A Fisher once took his bagpipes to the bank of a river, and played upon them with the hope of making the fish rise; but never a one put his nose out of the water. So he cast his net into the river and soon drew it forth filled with fish. Then he took his bagpipes again, and, as he played, the fish leapt up in the net. "Ah, you dance now when I play," said he. "Yes," said an old Fish: "When you are in a man's power you must do as he bids you."
There was once a young Shepherd Boy who tended his sheep at the foot of a mountain near a dark forest. It was rather lonely for him all day, so he thought upon a plan by which he could get a little company and some excitement. He rushed down towards the village calling out "Wolf, Wolf," and the villagers came out to meet him, and some of them stopped with him for a considerable time. This pleased the boy so much that a few days afterwards he tried the same trick, and again the villagers came to his help. But shortly after this a Wolf actually did come out from the forest, and began to worry the sheep, and the boy of course cried out "Wolf, Wolf," still louder than before. But this time the villagers, who had been fooled twice before, thought the boy was again deceiving them, and nobody stirred to come to his help. So the Wolf made a good meal off the boy's flock, and when the boy complained, the wise man of the village said: "A liar will not be believed, even when he speaks the truth."
A young Man had been caught in a daring act of theft and had been condemned to be executed for it. He expressed his desire to see his Mother, and to speak with her before he was led to execution, and of course this was granted. When his Mother came to him he said: "I want to whisper to you," and when she brought her ear near him, he nearly bit it off. All the bystanders were horrified, and asked him what he could mean by such brutal and inhuman conduct. "It is to punish her," he said. "When I was young I began with stealing little things, and brought them home to Mother. Instead of rebuking and punishing me, she laughed and said: "It will not be noticed." It is because of her that I am here to-day." "He is right, woman," said the Priest; "the Lord said: "Train up a child in the way he should go; and when he is old he will not depart therefore."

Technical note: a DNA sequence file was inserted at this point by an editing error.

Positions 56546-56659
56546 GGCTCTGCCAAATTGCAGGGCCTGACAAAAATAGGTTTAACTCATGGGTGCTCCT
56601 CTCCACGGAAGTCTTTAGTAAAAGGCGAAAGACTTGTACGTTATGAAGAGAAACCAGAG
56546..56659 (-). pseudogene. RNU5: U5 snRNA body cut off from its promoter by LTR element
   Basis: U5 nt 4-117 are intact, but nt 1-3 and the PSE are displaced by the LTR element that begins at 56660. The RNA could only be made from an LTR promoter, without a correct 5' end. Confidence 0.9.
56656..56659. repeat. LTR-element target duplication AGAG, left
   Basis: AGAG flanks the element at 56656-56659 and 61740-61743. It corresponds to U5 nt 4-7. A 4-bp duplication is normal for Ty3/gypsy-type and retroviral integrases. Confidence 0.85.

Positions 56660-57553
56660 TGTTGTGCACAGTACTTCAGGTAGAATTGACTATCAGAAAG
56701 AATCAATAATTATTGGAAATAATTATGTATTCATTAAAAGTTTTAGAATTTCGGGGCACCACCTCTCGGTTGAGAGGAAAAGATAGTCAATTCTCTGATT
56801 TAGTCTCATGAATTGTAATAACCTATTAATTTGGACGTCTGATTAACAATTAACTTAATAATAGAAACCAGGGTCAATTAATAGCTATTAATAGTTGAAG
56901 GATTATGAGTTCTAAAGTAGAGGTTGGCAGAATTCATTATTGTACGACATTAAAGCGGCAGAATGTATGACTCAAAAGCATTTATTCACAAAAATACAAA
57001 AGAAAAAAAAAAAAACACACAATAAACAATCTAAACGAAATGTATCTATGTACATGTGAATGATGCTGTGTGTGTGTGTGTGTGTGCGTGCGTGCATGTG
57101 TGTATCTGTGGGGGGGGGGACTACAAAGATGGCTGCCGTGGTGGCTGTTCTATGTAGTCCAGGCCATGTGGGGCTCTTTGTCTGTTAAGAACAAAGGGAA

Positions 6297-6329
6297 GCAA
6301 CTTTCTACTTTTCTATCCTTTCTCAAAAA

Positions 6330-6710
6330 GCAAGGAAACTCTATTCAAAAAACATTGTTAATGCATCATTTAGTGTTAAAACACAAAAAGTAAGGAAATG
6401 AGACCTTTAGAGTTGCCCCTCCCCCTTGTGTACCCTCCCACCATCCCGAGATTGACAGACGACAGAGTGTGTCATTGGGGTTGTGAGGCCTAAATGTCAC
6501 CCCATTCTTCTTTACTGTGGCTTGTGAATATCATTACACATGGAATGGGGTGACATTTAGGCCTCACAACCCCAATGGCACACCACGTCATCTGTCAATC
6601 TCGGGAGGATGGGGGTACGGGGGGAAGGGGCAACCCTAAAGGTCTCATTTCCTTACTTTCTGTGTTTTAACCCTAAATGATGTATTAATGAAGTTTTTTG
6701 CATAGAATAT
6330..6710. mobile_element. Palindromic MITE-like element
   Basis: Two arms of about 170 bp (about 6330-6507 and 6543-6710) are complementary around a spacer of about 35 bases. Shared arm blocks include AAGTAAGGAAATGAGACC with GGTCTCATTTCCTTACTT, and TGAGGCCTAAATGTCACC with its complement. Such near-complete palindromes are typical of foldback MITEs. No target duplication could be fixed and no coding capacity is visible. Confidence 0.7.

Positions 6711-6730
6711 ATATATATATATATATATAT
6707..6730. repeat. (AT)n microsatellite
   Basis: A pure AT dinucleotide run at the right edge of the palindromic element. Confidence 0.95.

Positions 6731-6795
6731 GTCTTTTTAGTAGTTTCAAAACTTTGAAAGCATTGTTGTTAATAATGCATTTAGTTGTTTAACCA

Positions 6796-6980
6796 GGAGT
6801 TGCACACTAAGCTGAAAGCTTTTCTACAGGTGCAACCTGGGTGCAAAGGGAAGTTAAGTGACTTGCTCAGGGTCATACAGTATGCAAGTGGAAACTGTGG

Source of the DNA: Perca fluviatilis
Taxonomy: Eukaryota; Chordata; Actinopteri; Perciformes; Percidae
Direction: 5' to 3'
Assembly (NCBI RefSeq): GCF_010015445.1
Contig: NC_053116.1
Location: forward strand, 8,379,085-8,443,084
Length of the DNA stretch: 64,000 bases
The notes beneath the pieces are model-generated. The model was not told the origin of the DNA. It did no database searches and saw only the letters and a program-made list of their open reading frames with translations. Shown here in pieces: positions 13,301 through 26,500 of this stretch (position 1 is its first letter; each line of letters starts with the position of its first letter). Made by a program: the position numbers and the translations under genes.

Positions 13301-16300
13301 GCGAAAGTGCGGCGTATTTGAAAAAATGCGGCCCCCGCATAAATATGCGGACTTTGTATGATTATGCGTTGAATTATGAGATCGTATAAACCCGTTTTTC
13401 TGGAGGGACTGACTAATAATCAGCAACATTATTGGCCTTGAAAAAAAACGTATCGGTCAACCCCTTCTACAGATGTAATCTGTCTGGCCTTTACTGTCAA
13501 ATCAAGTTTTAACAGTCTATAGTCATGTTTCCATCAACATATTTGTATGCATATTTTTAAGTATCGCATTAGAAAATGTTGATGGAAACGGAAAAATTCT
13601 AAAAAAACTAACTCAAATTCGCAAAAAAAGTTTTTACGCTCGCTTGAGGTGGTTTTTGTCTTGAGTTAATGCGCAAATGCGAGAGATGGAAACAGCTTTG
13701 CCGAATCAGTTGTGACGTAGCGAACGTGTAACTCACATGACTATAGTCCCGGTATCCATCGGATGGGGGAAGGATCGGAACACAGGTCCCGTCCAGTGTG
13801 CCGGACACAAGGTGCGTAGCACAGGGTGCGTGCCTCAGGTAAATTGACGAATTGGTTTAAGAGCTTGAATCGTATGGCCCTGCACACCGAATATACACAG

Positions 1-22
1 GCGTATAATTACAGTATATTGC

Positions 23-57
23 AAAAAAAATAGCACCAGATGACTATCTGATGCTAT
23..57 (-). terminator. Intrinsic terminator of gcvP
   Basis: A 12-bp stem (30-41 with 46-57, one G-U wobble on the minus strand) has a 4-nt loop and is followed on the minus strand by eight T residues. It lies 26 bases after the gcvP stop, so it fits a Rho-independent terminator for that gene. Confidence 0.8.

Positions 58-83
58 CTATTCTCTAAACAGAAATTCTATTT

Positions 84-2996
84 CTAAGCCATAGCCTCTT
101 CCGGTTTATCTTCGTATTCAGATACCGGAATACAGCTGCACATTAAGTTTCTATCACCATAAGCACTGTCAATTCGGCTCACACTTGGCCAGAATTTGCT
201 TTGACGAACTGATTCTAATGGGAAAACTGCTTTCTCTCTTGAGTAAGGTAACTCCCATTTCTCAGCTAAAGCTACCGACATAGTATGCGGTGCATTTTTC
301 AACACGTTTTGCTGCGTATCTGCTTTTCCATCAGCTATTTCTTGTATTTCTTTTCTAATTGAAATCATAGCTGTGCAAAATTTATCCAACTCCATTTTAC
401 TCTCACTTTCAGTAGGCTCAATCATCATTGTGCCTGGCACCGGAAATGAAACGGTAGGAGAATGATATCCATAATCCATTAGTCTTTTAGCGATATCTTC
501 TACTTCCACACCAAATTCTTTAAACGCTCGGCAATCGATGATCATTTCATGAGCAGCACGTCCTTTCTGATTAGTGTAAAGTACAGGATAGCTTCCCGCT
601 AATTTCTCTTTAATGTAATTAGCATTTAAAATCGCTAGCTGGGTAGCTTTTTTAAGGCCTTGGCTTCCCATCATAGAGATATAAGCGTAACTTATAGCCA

In the old days, when men were allowed to have many wives, a middle-aged Man had one wife that was old and one that was young; each loved him very much, and desired to see him like herself. Now the Man's hair was turning grey, which the young Wife did not like, as it made him look too old for her husband. So every night she used to comb his hair and pick out the white ones. But the elder Wife saw her husband growing grey with great pleasure, for she did not like to be mistaken for his mother. So every morning she used to Arrange his hair and pick out as many of the black ones as she could. The consequence was the Man soon found himself entirely bald. Yield to all and you will soon have nothing to yield.
"Be quiet now," said an old Nurse to a child sitting on her lap. "If you make that noise again I will throw you to the Wolf." Now it chanced that a Wolf was passing close under the window as this was said. So he crouched down by the side of the house and waited. "I am in good luck to-day," thought he. "It is sure to cry soon, and a daintier morsel I haven't had for many a long day." So he waited, and he waited, and he waited, till at last the child began to cry, and the Wolf came forward before the window, and looked up to the Nurse, wagging his tail. But all the Nurse did was to shut down the window and call for help, and the dogs of the house came rushing out. "Ah," said the Wolf as he galloped away, "Enemies promises were made to be broken."